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Does Gender Equality Promote Social Trust? An Empirical Analysis

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  • Cho, Seo-Young

Abstract

Fairness is an important factor that promotes social trust by reducing social heterogeneity and gaps between people. This paper empirically investigates whether gender equality—fairness between men and women—increases social trust by analyzing a global sample from the World Values Survey. The findings show that gender discriminatory values negatively affect the trust levels of both men and women, while women’s status in labor, education, and political dimensions is not a significant determinant. These results indicate that values regarding gender equality (fair values) are arguably more important to social trust than the actual socioeconomic conditions of women (fair conditions). Furthermore, the effect of gender equality varies across countries with different levels of gender endowments. Gender-related values are an important factor of social trust in countries where gender equality is relatively high, but its effect is minimal in countries with greater gender discrimination. This finding implies that fairness is a more essential social value in countries where equality is already established. Finally, the empirical investigation finds a stronger effect of gender equality on men than on women—especially in high gender-equal countries. This result contradicts the initial expectation that gender equality influences women more significantly and thus, the effect should be larger for them. A possible explanation for this result is that gender equality establishes a more trustworthy environment of men which increases their trust level more.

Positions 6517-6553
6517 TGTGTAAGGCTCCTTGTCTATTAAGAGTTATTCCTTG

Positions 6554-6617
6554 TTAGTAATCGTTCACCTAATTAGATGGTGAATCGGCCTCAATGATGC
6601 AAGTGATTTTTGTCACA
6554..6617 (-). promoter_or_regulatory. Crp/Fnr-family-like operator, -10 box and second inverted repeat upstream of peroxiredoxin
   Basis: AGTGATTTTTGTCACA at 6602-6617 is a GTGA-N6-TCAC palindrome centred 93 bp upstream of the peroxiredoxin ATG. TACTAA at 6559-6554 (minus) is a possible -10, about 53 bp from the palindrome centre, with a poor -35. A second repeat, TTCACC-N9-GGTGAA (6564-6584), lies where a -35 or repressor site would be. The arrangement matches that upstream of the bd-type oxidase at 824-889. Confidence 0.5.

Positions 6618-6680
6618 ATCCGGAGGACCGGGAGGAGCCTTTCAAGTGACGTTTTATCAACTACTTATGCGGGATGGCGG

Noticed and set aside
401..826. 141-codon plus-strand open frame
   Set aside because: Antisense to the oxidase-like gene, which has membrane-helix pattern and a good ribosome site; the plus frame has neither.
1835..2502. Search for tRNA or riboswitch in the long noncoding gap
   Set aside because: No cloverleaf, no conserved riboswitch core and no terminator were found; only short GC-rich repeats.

Suggested Citation

  • Cho, Seo-Young, 2016. "Does Gender Equality Promote Social Trust? An Empirical Analysis," World Development, Elsevier, vol. 88(C), pages 175-187.
  • Handle: RePEc:eee:wdevel:v:88:y:2016:i:c:p:175-187
    DOI: 10.1016/j.worlddev.2016.07.019
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    References listed on IDEAS

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    Keywords

    social trust; gender equality; fairness; values survey; worldwide;

    JEL classification:

    • I30 - Health, Education, and Welfare - - Welfare, Well-Being, and Poverty - - - General
    • J15 - Labor and Demographic Economics - - Demographic Economics - - - Economics of Minorities, Races, Indigenous Peoples, and Immigrants; Non-labor Discrimination
    • J16 - Labor and Demographic Economics - - Demographic Economics - - - Economics of Gender; Non-labor Discrimination

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